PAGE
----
The False Narrative of Unmanned Drones and Trump’s Responsibility to Lead

by George Cassidy Payne, Published on Talker of the Town,  June 24, 2019

The unmanned drone narrative is wrong. Someone is always operating these highly sophisticated killing/surveillance machines. Militarized drones may be maneuvered thousands of miles away by human pilots, but they are always being flown by someone. More to the point, they are being used by human beings to launch missile strikes that have killed at least 2,000 people since the beginning of Bush’s “War on Terror.”

Although estimates of civilian deaths attributed to drone strikes are notoriously difficult to establish, several courageous organizations have made it their mission to uncover the origin of these deaths so that the world can know what is happening in places such as Afghanistan, Pakistan, Iraq, Syria, and Yemen. For instance, the New America Foundation has stated that from 2004 to 2011 alone, 15% of the 2,551 people killed by drone strikes were either known civilians or unknown. It has been widely reported that at least 150 children have been killed by militarized drones in Pakistan and that over 1,000 have been maimed or injured. Of course, these statistics say nothing about the extraordinary levels of PTSD inflicted on these populations. Civilian casualties from U.S. drone strikes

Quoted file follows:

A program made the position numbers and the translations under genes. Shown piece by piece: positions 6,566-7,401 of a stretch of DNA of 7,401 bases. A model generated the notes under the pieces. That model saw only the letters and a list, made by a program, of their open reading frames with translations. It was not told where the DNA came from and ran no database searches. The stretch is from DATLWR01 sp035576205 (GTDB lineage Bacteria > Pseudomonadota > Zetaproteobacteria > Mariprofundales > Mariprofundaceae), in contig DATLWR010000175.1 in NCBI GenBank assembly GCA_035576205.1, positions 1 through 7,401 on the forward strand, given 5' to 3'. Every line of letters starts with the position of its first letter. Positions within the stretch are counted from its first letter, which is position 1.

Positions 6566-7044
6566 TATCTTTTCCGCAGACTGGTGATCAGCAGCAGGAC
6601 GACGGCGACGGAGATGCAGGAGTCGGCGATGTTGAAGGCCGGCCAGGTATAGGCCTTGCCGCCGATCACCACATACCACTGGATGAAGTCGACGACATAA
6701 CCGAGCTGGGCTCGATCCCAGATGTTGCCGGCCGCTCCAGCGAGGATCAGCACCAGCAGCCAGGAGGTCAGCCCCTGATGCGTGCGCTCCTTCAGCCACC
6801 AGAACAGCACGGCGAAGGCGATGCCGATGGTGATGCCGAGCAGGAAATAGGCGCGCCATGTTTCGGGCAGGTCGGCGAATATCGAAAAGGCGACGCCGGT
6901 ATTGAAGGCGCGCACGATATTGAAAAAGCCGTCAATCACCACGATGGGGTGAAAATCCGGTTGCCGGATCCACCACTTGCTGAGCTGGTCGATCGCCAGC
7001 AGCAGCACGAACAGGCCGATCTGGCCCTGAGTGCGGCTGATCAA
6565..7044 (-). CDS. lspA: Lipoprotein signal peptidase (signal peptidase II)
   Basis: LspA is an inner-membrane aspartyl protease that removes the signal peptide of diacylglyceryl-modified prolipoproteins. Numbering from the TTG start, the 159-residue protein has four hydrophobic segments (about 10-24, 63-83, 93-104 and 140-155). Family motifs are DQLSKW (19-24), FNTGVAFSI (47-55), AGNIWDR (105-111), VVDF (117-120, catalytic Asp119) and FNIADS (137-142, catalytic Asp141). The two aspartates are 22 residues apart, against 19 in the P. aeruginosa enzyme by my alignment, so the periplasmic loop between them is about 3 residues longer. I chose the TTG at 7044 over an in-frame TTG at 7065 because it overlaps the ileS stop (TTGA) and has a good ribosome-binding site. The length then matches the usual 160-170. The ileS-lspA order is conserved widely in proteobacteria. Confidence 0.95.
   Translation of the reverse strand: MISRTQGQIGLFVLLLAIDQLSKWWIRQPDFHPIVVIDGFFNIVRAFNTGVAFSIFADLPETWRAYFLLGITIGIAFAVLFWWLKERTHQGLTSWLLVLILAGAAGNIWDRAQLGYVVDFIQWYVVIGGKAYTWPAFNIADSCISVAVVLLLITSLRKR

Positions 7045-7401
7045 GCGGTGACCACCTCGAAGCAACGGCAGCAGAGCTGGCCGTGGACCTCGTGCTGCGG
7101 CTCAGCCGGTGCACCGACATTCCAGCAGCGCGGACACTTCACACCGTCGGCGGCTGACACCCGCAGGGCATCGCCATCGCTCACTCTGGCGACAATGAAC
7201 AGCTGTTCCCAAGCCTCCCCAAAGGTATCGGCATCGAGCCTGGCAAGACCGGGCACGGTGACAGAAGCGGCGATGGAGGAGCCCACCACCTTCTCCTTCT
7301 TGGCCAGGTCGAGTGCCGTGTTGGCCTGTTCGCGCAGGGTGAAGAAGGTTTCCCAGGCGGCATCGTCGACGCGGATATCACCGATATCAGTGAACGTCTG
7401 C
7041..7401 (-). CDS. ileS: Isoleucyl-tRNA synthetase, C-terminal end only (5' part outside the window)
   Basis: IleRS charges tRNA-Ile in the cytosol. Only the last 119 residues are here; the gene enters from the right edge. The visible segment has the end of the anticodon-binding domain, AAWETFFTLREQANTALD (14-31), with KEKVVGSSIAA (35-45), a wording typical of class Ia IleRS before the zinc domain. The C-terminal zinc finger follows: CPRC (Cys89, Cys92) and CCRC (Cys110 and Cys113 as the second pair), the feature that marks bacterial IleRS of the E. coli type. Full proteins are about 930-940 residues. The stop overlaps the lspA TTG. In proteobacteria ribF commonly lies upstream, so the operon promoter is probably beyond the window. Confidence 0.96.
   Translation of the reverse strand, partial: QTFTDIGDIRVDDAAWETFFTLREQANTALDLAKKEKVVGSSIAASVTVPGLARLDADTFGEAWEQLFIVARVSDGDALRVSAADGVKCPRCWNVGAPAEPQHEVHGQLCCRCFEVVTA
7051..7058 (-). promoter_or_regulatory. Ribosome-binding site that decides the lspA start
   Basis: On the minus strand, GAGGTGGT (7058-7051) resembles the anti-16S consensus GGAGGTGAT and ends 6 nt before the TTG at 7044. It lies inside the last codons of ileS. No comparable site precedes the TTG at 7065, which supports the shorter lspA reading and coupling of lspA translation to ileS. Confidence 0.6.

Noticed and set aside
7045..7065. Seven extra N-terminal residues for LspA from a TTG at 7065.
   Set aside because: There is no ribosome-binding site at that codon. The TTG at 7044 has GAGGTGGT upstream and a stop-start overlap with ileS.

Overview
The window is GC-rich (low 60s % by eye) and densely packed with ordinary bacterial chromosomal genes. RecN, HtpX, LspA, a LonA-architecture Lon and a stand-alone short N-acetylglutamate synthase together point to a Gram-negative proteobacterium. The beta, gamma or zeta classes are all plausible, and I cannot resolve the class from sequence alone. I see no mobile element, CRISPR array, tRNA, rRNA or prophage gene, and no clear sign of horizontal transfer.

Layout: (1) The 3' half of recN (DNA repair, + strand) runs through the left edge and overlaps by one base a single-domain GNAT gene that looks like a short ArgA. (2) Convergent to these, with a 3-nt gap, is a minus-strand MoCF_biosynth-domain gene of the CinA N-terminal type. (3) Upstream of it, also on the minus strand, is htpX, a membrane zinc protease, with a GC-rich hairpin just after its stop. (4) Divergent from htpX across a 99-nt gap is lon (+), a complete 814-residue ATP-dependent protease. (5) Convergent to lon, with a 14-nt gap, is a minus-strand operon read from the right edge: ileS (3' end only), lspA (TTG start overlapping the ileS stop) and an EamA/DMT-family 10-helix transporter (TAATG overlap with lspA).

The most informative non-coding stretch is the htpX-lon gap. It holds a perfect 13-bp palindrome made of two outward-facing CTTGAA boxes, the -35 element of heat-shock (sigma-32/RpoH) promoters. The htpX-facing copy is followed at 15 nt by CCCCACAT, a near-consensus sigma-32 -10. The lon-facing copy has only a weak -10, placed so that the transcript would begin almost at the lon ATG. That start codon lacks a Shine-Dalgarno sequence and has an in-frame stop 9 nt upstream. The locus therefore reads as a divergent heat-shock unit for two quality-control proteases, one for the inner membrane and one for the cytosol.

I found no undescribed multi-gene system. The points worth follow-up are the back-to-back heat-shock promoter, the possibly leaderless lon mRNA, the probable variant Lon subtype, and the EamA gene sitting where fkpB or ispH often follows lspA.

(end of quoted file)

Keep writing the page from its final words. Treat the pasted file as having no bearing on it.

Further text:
Whether someone agrees or disagrees with their use in combat, no one can effectively make the argument that these drones are in any way benign or innocuously unmanned. Whether equipped with weaponry or not, they represent the terrifying reality of American firepower and the severe cost of making the United States an enemy to be resisted. That is why they are flying above — or dangerously close to — the sovereign airspace of Iran. That is why Donald Trump authorizes their use every day. In fact, that is why the American president even went so far as to stop the mandatory reporting of civilian deaths and casualties due to drone strikes. (An act that reversed an Executive Order signed by Barack Obama in 2016.) What is more, that is why the United States military has been authorized by the American people to spend over 100 million dollars on a single piece of drone aircraft, which, we are learning, is the estimated cost of the one recently shot down by the Iranian Revolutionary Guard.